However, I think it is fair to assume the reference derived from a mix up between Western and Northern Germanic influence. If indeed the inspiration was pulled from German translations of Romaine de Melusine, then it is a simple mistake for someone not invested in Scandinavian or Germanic studies to confuse Norse (as containing the concepts of Old Scandinavia, Old Northern German, Old German) with Mittelhochdeutsch (spoken between 1100 and 1400, similar to the span of Literary Norse) or with Westgermanisch.

    Sources:
    Introduction to Old Norse by E.V. Gordon Second Edition 2009
    -Dialects and timelines of Old Norse on page 265, notes 1 through 3

    Herkunftswörterbuch by Duden (part 7 of their dictionary series) 2001
    - Classification of West German and the timeline of Mittelhochdeutsch on page 9 part II- Sprachangaben

  • toni

    interesting

  • http://twitter.com/Bamftiger Bamftiger

    Select conspiracy of choice, insert synchromystic gobbledygook, and away we go.

  • Aniyah

    Well that was a very good bio about starbucks. But now you got me thinking that Starbucks is hiding something and yes mermaids are real:) dont say there not proof and they are ugly things

    • Vannessa

      Gooooooooooooooooooood I loooooove yooooooou she famous Aniyah is related to Aliyah the singer :)love your aunts songs

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  • ashish

    Why mermaid is chosen as logo fir star
    bucks for selling coffees.

    • Jackson Wuzer

      We are trying to point out, this us not a mermaid but a demon like creature named Melusine, they have two different tails.

      • Tracy Setterfield

        Melusine is not a demon, where did you get that? if you read the first story of Melusine in french called Le Roman de Melusine, you would know that she is half human, half snake and has nothing to do with demons…only catholic church proclaimed she’s demon, because of her nature, as they did with everyone they didn’t like…

  • 4 way

    The logo came from the Bible. It was a lady named siren that sung to sailors getting then warm and comfortable with her… And as soon as she got you comfortable she killed you! Know your logos people.. I hope this helps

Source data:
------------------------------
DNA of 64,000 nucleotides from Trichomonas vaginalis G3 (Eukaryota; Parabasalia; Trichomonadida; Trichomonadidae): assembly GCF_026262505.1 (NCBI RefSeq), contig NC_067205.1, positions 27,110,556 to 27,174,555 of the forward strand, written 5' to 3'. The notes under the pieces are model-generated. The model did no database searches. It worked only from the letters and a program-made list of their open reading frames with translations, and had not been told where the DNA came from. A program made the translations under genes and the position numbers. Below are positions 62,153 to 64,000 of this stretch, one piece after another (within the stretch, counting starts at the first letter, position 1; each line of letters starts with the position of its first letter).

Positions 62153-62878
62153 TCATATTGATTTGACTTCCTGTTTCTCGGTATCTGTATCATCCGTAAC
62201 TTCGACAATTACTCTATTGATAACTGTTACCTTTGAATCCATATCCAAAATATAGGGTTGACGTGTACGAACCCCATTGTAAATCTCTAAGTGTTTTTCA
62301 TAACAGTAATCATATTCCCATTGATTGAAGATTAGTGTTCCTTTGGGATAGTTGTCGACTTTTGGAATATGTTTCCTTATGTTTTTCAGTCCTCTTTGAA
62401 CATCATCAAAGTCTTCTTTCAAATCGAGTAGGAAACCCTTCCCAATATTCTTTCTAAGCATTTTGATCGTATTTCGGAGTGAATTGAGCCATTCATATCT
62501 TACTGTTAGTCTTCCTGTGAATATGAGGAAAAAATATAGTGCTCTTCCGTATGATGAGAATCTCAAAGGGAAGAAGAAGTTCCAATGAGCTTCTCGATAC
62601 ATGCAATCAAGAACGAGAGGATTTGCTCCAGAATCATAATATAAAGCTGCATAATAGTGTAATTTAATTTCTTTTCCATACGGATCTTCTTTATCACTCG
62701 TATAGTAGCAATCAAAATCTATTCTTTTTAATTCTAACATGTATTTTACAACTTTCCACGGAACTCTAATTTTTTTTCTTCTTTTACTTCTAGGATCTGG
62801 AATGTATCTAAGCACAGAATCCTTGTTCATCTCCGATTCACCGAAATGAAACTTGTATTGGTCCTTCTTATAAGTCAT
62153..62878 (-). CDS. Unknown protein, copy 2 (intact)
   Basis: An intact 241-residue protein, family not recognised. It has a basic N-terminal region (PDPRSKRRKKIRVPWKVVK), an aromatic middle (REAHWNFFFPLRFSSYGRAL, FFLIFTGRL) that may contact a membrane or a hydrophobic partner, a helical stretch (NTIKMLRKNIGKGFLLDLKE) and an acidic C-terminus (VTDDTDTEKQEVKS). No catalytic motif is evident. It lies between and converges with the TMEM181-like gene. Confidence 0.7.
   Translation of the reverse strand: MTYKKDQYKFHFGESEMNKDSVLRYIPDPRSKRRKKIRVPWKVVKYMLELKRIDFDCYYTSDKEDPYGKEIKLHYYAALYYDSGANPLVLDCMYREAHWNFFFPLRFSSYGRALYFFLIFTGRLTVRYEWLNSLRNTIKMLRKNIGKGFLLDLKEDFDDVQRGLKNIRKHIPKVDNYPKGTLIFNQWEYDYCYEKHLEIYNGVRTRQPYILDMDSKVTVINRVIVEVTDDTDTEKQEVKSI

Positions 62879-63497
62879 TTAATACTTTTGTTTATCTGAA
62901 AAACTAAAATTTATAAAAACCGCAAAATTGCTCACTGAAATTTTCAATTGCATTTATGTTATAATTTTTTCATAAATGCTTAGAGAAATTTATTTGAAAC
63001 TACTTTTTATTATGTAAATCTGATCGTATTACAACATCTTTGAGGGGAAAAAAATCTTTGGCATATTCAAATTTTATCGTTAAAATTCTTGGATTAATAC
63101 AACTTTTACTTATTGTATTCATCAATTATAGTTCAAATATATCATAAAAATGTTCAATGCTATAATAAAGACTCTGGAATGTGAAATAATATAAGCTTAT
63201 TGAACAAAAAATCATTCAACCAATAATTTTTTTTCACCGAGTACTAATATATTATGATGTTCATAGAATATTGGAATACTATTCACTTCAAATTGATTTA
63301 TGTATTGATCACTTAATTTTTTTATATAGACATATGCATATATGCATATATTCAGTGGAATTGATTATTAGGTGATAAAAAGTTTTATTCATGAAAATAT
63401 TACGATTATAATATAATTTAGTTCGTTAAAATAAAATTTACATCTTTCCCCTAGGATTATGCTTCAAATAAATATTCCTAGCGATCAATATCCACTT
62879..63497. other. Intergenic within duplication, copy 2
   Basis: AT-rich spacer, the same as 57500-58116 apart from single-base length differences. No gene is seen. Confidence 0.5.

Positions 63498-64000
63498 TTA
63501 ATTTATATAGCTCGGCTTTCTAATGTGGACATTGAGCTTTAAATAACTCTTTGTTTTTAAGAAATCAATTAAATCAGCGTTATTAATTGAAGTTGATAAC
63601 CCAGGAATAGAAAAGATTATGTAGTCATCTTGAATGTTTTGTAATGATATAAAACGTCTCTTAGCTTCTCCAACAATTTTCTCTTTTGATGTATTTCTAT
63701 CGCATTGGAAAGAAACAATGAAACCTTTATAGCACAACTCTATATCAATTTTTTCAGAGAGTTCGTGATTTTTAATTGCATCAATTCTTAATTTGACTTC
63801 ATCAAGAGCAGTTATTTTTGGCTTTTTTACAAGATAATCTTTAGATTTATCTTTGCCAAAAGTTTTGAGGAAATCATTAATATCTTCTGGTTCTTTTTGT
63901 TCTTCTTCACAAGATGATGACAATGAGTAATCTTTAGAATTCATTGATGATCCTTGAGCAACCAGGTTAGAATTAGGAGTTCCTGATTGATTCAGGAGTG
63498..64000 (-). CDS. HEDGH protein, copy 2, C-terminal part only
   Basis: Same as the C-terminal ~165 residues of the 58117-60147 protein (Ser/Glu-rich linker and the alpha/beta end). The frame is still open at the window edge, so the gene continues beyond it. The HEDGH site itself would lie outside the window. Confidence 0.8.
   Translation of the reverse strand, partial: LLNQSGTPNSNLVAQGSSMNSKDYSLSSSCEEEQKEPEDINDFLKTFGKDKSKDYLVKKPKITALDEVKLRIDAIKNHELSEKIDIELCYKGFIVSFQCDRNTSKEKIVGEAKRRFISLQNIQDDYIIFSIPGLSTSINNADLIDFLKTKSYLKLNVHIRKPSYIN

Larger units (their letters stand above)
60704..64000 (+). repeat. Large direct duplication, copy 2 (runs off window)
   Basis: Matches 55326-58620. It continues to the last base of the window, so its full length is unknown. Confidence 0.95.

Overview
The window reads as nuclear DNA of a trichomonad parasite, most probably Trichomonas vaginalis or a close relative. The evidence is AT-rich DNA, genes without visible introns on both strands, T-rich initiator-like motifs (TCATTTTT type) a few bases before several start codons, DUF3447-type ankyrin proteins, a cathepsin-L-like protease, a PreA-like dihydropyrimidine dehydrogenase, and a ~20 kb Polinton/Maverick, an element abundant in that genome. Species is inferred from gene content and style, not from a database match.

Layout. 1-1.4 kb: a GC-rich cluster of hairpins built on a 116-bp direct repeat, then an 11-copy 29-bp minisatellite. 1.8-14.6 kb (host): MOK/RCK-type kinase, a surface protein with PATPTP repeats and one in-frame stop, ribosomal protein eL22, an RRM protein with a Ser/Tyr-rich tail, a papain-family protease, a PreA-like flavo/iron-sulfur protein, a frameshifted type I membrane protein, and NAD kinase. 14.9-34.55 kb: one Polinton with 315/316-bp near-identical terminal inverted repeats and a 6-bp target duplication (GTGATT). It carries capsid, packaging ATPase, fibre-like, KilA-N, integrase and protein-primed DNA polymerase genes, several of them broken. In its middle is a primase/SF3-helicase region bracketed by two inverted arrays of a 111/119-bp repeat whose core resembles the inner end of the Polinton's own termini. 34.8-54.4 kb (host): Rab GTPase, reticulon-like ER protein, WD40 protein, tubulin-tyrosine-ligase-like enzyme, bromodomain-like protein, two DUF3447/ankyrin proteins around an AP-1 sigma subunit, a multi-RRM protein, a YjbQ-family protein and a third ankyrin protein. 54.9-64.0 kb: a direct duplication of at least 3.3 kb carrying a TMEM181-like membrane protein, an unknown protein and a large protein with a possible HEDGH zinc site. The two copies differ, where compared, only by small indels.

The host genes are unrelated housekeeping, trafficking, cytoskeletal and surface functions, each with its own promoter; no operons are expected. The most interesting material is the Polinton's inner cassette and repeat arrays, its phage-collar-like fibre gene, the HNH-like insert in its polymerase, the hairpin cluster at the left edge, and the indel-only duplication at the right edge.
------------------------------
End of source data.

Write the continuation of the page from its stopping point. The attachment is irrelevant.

• Jackson Wuzer

      4Way, can you elaborate whether the bible describes a mermaid, or a Melusine creature? They are two different symbols.

  • Jackson Wuzer

    Excellent work Carl! I was wondering when someone was going to uncover the more recently covered Melusine on the Starbucks label. So mermaids traditionally have one tail, and Melusine has a serpent, or twin tails, right?

  • Jackson Wuzer

    What we should really be worrying about is just what us about to take place for control of the last of the oil. A one hundred year supply is nothing, considering it took millions of years to produce the oil. We could end up back in the 18th century if we’re not careful. Can we really afford a congress that costs more for so much less? Without regard to the party, we need people who will act.
    These little babies we cherish today are going to be faced with a nightmare. I doubt the fight for the last of the oil is going to delay until ninety-nine years, it’s going to be much sooner than that. We saw yesterday that China has purchased the last of the American renewable energy tech companies in America.
    These are two words everyone should learn now: Passive House!

  • Tracy Setterfield

    so why did they choose Melusine for their symbol, didn’t get it? what’s the story that connects Melusine with founders of starbucks?

  • Just an thought

    There’s actually another theory that has yet to be discovered her name is OSHUN she’s a Osha from Santeria. It’s said she’s the melusine you speak of and other have in many years. Regardless her day of the week be Saturday! And he offerings do include coffee. Ask me? Offering to her for success in their company!

  • blablathingy

    The only thing fishy about starbucks is how bad their coffee tastes. Sour. You could call it fishy but I’d be inclined towards calling it the lutefisk (if you insist on sticking with the Norse theme) of coffees. Clean your pipes starbucks. And put the tits and bellybutton back in your logo, where ever it came from. Otherwise, find an imaginary prickless Norseman to use to sell your quasicoffee.

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  • Joe

    Who cares?!